Aerobic systems work differently than their standard/conventional counterparts. In a conventional septic system the solids are separated from the liquids, and liquids are treated in the soil absorption field. In aerobic systems the solids are still separated from the liquids, but the liquids are treated in a series of tanks or compartments and then distributed to the soil either by spray heads or drip emitter piping.
Some aerobic systems have three separate tanks, and some are one tank with three compartments — but however the setup, there is always a trash tank/compartment, an aerobic tank/compartment, and a pump tank/compartment. Let’s break this down.
The trash tank/compartment separates the solids from the liquids, just like a standard system does. However, that’s where the similarities end.
Next, the separated liquids flow into the aerobic tank.
“Aerobic” means free oxygen. Aerobic systems have aerators, agitators, or some other components that create this oxygen, which allows aerobic bacteria to digest most of the waste that remains in the water after going through the trash tank.
In the last treatment step, liquids flow into a pump tank/compartment. Depending on the setup, the liquids are disinfected either by chlorine tablets, liquid bleach or UV light.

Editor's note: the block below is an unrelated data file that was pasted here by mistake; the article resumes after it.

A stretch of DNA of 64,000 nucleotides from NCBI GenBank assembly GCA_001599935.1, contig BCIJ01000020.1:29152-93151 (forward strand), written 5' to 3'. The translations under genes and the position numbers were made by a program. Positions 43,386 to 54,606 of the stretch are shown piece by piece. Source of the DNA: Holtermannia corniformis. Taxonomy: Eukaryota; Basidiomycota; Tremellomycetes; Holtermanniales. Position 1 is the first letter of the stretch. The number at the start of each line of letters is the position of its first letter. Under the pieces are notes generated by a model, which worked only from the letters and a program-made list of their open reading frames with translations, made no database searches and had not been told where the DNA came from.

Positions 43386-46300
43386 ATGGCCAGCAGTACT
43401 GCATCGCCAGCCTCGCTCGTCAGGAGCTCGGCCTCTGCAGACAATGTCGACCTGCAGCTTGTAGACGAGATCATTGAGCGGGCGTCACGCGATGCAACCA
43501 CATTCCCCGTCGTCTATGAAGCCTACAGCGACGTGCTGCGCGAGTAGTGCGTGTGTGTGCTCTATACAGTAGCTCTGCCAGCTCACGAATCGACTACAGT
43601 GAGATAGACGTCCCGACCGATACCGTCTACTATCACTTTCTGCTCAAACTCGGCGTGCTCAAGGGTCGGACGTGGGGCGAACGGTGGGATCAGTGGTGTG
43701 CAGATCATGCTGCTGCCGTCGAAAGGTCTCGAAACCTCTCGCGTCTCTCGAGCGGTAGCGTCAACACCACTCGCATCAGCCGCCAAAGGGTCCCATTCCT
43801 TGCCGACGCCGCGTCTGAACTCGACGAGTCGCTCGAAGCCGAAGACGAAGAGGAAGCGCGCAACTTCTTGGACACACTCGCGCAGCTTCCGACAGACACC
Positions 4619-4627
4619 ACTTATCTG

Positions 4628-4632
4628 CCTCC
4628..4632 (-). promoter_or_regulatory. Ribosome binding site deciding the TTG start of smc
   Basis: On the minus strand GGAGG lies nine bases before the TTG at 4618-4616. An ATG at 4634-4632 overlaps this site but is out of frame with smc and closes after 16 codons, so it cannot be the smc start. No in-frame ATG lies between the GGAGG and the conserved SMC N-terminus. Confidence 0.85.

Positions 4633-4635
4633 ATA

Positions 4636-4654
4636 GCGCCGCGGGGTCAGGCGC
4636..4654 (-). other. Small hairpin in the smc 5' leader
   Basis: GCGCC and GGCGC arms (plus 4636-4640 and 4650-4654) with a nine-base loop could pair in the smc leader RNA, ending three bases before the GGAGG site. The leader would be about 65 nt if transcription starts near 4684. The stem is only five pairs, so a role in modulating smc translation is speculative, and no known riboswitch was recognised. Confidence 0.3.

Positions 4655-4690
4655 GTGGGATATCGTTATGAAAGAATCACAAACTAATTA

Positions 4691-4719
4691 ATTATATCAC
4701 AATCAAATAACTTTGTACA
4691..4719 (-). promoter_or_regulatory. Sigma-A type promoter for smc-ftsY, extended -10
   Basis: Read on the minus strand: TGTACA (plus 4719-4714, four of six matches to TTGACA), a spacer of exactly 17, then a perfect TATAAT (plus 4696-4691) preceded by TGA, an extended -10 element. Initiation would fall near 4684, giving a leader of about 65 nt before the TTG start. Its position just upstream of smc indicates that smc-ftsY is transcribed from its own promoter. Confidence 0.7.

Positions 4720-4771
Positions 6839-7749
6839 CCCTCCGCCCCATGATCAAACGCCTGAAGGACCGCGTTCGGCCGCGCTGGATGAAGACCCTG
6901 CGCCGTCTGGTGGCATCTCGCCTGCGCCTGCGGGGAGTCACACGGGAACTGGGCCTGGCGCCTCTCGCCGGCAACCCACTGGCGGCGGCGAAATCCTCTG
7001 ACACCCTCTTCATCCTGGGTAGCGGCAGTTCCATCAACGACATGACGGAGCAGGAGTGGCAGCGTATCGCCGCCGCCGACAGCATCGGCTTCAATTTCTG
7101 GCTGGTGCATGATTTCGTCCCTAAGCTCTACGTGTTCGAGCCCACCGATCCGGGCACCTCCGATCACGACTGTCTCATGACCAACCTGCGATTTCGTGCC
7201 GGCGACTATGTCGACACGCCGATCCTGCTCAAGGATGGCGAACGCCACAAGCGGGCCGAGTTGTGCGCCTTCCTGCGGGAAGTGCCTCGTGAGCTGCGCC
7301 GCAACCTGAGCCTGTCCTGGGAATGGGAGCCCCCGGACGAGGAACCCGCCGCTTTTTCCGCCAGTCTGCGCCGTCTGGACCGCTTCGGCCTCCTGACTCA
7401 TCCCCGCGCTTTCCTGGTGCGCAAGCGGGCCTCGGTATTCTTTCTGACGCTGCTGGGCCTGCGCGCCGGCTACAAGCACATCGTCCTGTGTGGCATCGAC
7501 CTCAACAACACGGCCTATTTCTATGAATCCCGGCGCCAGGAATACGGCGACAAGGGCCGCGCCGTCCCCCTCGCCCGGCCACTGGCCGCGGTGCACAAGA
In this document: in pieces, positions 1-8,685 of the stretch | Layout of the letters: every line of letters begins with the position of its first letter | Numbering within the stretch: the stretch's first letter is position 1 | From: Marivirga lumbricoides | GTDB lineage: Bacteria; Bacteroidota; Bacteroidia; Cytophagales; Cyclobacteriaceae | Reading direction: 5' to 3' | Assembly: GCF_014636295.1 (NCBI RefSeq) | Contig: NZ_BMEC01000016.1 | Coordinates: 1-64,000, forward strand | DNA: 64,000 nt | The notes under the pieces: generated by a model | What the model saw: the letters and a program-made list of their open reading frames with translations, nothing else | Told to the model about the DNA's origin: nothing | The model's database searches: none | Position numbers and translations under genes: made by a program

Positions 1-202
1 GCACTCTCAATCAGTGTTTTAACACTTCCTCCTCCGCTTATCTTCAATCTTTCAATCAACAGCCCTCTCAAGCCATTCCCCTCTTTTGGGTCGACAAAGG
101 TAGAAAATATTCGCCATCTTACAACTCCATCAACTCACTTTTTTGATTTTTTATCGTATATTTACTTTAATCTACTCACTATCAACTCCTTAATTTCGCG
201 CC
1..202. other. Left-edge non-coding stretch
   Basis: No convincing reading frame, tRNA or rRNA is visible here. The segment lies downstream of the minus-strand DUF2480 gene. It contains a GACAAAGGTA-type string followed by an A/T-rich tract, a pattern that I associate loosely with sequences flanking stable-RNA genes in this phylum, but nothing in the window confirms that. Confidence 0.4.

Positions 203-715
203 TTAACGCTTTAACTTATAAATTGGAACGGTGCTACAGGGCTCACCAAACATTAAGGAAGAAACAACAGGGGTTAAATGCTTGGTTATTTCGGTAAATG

When the pump tank/compartment contains enough liquids to raise a float that is connected to the pump, it activates that pump, which then distributes the treated wastewater. Some pumps are on a timer, which holds the wastewater in the pump tank until a set time (usually after midnight), but if the system is not on a timer then the wastewater will spray “on-demand” whenever the pump tank is full.
The treated wastewater is usually distributed through spray heads that are connected to the system or through drip emitter piping in the ground.
Aerobic systems are very common on the north and northwest side of San Antonio. The rocky soils in the area do not treat wastewater as well as do richer soils, so an aerobic system can be installed to make sure wastewater is treated properly before being let into the soil.
There are many manufacturers of aerobic systems, and every system is designed a little differently. We recommend that you sign a maintenance contract with a company that is certified by the manufacturer of your specific system, and who uses only the parts designed for that system.
There’s a lot of information and misinformation about aerobic systems and maintenance requirements. To learn more about aerobic systems, download a free copy of Living with an Aerobic Treatment Unit and Spray Field.